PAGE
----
Any artist releasing an album so late in the year should send off warning bells since too many publications will be too busy to review the album, smack dab in the middle of compiling year-end lists which will most likely fail to include such albums… and whaddaya know,Trouble Man: Heavy is the Head sucks.
I can’t help but compare it to Big Boi’s equally lukewarm-received Vicious Lies and Dangerous Rumors released earlier that year, since both artists are veteran rappers hailing from the South who have been on the fringes to the frontlines of pop rap (with Big Boi, this has been true since 2000’s “Ms. Jackson” from Stankonia and with recall that T.I. virtually disappeared behind Rihanna and Justin Timberlake on “Live Your Life” and “Dead and Gone” on 2008’s Paper Trail). However, I’d much rather prefer Vicious Lies and Dangerous Rumors, because Big Boi’s inclusion of indie electronic artists like Little Dragon and Wavve are, at the very least, more interesting than T.I.’s posse of popstars and because Big Boi at least had the good sense to keep songs at the standard 3-4 minute length, whereas a lot of these songs are inexplicably long (“Can You Learn” in particular, with its decent hook and message, seems intent to never end).
Let’s see … Cee Lo Green seems intent on ruining his hard-earned household name after the disastrous Christmas abomination earlier that year on “Hello,” not to be confused with the track with the same name on 2006’s King. (either this is an consciously made allusion that’s flown past my head or prison has addled T.I.’s brain) while Pharrell hands in the most generic beat I’ve ever heard. To make matters worse, there’s an unbearable bro shouting “’Ey!”’s every other line (there was one doing the same on “What You Know,” but tht added to the experience instead of detracting from it). Then, on the album’s last two tracks, the interpolation of classic songs, from “Your Song” (the over-autotuned voice of Akon is never a substitute for the real thing) and “Hallelujah,” both without a shred of subtlety, are never acceptable in songs not sung in a high school talent show, and actively make me want to cause physical harm to all involved. Elsewhere, “Wildlife” has to have one of the most boring choruses and skits and blaring synth beat (should’ve focussed more on the piano and soul sprinkles) I’ve ever heard, and A$AP Rocky, who normally drops at least one quotable (regardless of whether or not good or bad, is at least quotable) per verse, doesn’t.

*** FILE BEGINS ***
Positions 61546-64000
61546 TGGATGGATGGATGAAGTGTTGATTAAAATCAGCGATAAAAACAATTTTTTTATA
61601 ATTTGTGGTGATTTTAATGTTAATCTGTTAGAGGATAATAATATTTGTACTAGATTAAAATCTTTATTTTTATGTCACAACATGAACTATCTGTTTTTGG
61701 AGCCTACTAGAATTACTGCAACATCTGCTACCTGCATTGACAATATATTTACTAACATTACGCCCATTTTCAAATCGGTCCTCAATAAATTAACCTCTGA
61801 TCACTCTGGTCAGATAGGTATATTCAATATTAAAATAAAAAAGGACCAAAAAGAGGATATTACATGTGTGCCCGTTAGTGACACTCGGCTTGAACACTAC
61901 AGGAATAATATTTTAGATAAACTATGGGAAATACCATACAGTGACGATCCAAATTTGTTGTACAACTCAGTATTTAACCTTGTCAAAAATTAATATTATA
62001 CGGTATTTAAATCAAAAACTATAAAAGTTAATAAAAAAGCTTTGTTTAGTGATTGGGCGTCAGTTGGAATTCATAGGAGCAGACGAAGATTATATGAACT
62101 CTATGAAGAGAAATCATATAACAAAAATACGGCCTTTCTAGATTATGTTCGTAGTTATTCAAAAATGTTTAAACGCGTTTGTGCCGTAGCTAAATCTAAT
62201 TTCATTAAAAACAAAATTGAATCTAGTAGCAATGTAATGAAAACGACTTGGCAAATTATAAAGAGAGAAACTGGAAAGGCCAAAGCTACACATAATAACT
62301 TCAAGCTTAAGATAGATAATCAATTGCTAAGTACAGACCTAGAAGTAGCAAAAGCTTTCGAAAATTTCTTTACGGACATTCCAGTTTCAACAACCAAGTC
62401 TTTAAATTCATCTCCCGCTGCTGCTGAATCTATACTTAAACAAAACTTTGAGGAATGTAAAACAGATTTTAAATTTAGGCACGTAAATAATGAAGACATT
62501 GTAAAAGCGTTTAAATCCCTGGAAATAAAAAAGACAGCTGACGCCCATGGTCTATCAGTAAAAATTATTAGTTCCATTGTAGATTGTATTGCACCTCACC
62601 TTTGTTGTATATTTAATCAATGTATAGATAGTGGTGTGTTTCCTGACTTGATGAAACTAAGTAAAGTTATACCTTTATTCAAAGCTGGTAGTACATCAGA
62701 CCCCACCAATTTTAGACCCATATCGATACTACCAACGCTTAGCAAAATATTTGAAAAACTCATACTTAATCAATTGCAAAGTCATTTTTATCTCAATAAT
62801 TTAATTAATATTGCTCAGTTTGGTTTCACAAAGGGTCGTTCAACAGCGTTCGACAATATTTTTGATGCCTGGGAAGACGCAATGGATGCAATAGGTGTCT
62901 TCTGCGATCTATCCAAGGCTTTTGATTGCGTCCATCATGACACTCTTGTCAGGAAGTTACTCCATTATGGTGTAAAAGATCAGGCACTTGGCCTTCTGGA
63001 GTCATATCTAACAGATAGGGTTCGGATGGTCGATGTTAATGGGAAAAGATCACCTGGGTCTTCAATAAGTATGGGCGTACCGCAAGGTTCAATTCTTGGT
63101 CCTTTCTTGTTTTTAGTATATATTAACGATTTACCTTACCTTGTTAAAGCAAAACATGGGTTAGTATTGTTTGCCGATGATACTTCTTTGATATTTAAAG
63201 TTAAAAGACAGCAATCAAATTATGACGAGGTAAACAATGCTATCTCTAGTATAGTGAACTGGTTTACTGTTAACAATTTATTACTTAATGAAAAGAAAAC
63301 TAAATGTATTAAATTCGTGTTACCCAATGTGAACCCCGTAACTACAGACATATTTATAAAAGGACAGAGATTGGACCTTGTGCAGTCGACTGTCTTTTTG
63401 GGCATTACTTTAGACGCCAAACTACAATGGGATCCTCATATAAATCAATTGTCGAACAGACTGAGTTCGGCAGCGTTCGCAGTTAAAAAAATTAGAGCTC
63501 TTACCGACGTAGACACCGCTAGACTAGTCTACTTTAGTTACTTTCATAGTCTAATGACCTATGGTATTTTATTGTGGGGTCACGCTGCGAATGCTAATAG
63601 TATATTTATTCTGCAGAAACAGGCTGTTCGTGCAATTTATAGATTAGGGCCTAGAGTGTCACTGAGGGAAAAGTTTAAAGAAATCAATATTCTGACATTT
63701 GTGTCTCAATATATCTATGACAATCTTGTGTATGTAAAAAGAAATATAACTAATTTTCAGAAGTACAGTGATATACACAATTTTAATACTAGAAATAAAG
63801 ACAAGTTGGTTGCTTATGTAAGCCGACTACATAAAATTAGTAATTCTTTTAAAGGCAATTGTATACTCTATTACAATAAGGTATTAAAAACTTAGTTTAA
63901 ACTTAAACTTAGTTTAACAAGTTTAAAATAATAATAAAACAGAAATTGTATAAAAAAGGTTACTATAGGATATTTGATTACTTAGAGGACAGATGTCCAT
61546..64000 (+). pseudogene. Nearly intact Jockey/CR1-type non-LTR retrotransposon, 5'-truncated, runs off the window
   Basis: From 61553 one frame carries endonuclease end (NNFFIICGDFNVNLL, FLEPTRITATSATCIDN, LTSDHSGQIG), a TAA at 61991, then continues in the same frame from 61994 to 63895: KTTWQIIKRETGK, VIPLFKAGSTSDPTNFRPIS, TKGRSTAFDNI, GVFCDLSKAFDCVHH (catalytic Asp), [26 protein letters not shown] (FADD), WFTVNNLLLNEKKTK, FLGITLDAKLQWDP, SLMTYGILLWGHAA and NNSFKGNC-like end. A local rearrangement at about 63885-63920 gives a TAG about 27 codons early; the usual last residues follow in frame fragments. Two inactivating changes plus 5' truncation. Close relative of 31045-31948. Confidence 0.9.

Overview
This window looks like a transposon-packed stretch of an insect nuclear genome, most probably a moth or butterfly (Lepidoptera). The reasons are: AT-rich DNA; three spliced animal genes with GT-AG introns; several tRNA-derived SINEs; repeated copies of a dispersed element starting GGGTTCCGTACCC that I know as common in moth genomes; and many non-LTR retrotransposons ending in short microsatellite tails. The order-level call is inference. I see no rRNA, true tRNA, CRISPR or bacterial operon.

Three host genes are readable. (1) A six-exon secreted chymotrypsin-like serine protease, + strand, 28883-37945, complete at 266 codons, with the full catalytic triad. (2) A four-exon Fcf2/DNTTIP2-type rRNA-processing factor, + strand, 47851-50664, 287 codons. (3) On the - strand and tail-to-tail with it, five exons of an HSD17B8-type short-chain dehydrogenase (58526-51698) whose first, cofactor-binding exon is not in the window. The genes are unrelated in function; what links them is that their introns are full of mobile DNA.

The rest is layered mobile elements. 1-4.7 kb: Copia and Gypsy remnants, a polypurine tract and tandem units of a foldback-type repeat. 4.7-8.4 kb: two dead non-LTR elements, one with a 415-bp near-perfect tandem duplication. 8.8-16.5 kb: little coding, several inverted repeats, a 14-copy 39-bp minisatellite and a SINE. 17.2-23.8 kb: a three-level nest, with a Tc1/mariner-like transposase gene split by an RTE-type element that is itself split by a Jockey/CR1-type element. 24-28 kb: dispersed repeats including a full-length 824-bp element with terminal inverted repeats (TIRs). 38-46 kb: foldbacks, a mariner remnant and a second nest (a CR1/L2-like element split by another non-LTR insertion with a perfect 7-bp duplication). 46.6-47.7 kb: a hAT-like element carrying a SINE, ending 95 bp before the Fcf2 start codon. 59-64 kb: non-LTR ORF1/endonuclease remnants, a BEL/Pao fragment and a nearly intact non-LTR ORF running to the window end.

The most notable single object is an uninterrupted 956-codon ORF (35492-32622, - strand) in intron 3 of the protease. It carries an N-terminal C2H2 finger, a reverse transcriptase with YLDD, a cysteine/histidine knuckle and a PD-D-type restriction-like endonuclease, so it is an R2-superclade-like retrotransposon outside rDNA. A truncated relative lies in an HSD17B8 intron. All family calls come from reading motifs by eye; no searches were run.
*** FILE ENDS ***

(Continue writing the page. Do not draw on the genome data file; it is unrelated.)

Grab “The Introduction,” which rides its Marvin Gaye sample all the way to the bank; “Ball,” whose beat is so infectious that if you’re drunk (or on any/all of the drugs that the hook endorses), you can look over Lil Wayne’s stupidity; “Sorry,” because unlike T.I., Andre 3000 can actually rap and raps about actual things (in this case, an apology to Big Boi). And if I were being kind, “Trap Back Jumpin’” and “Addresses” are decent if disposable trap rap stuff.